It’s been awhile. Sorry about that. I’ve been so busy finalizing the details of our dream home and wrapping up our summer of 2017 wedding plans that I….
Hi. Welcome back to my reality. Where did I leave off? Oh yes – showering during off-peak, low-rate utility hours, and conserving water by flushing toilets only when I pooped at Anthony’s parent’s house.
Thanks to my relentless search on Craigslist, I was able to find us the perfect little home to rent – which happened to be defined as anything with four walls, a roof, and some privacy. Don’t get me all wrong. I acknowledge and appreciate Anthony’s parents sharing their home with us for a few weeks. I also acknowledge and appreciate my sanity, so the house just down the road that was built in 1472 with no garbage disposal (a usual deal breaker for me), was our next abode. This would be address change number seven for me in four years – RV Park included. I still can’t believe I got my mail in that place. Sallie Mae was fucking relentless. Meanwhile, Anthony’s Maine license still read the address that he was carried home to at birth, 28 years prior, and people wondered why I complained about his level of commitment.
If I had never lived in a 1980’s RV named Grandma (something no one should ever endure in their lives), I could more confidently say that this new house was the crappiest place we’d ever laid our heads. And while technically it wasn’t the worst place on earth, it was for sure the worst place in Westbrook, Maine. There were the typical things: drafty and cold downstairs, hotter than a witches tit upstairs. Bugs and webs founds in all corners no matter how many times I sucked them up in the vacuum. Closets better suited as trap doors in Alice in Wonderland, and bedrooms that were so small we had to scoot to the end of the bed just to get out of it. But nothing compared to the trials and tribulations that came from the size and condition of our bathroom. A bathroom that would eventually seal the fate of Anthony’s baseball career – at least for that year.
It had a claw foot tub (some attempt at charm, I presume) situated directly in front of a window where you’d stand while washing your armpits and asshole. It had the kind of picturesque view (that can only be captured in places like Westbrook) of our lush backyard and the multi-unit apartment building we so closely shared our real estate with. Our landlord really capitalized on the split lot, and now the neighbors were undoubtedly capitalizing on the free peep shows being put on by us in our crummy, claw foot tub. To shield ourselves from the involuntary voyeurism, we needed, like, 15 shower curtains just to encase the entire thing. It felt a little bit like a Dexter episode every time I stepped foot in there. You know what I’m talking about. And by “you” – I’m not talking to you rich guys with the soaking tubs in the middle of your spacious en suite. I’m talking about those of us who do a walk-through of an entire property thinking ‘Okay, this isn’t that bad. I can manage here for a year. We all gotta start somewhe -‘ And then you see it. The claw foot tub in a 2×2 bathroom and all you want to do is ask the guy why he didn’t just go with the god damn Bath Fitter shower that matches the rest of the shitty, non-existent decor of the house. But it’s Greater Portland, where the rental market is more inflated that Anthony’s ego. So you smile and say, “Oh my gawwwwddd. I LOVE that claw foot tub!” while hoping that gets you out of the credit check since you’re obviously bougie enough to recognize the appeal of a chipped, dusty tub.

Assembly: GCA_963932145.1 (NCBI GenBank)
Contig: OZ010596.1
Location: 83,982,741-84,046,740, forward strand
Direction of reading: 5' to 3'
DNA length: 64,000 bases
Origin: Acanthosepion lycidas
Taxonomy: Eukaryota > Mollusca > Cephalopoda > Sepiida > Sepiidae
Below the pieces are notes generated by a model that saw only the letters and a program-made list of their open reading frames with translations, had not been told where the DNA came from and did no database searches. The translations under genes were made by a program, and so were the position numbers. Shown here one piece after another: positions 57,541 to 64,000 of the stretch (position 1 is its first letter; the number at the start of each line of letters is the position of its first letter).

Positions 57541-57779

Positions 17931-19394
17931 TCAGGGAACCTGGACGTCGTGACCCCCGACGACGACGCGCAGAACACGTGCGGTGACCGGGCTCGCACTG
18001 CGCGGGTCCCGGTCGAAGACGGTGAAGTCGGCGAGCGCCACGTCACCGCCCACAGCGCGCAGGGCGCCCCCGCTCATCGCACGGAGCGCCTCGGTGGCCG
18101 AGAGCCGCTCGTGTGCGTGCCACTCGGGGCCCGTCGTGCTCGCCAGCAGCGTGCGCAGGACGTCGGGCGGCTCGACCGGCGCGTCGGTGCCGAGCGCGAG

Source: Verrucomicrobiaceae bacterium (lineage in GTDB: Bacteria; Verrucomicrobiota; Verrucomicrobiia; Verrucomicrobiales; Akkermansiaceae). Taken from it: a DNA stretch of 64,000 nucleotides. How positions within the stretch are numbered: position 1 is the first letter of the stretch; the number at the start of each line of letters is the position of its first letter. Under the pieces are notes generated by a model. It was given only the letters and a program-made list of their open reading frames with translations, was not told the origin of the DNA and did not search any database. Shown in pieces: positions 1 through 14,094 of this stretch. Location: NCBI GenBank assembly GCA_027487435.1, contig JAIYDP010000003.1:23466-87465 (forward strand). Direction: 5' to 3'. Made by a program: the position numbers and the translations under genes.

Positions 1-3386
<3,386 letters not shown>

So that was the tub. The mixing bowl on a stick that the guy called a pedestal sink wasn’t big enough to hold a bar of soap, and neither Anthony nor I could even see in the mirror if we stood up straight. The bathroom design was really not well thought out, in my personal opinion, but it was an especially poor layout if you were born with any extremities. Seems a little bizarre, but it really was the PERFECT bathroom if you didn’t need to move or reach for things at all. You just step in the bathroom, climb up on top of the sink to shut the door, step back down on the floor and decide what you wanted to do. Wash you hands? Boom – right in front of you? Shower? Find an opening in the 30 shower curtains and step on in. Go to the bathroom? Just sit backwards. It was all right there! Now that I think of it – that kind of innovation really might appeal to some people. Lazy, extremity-less people, but people nonetheless.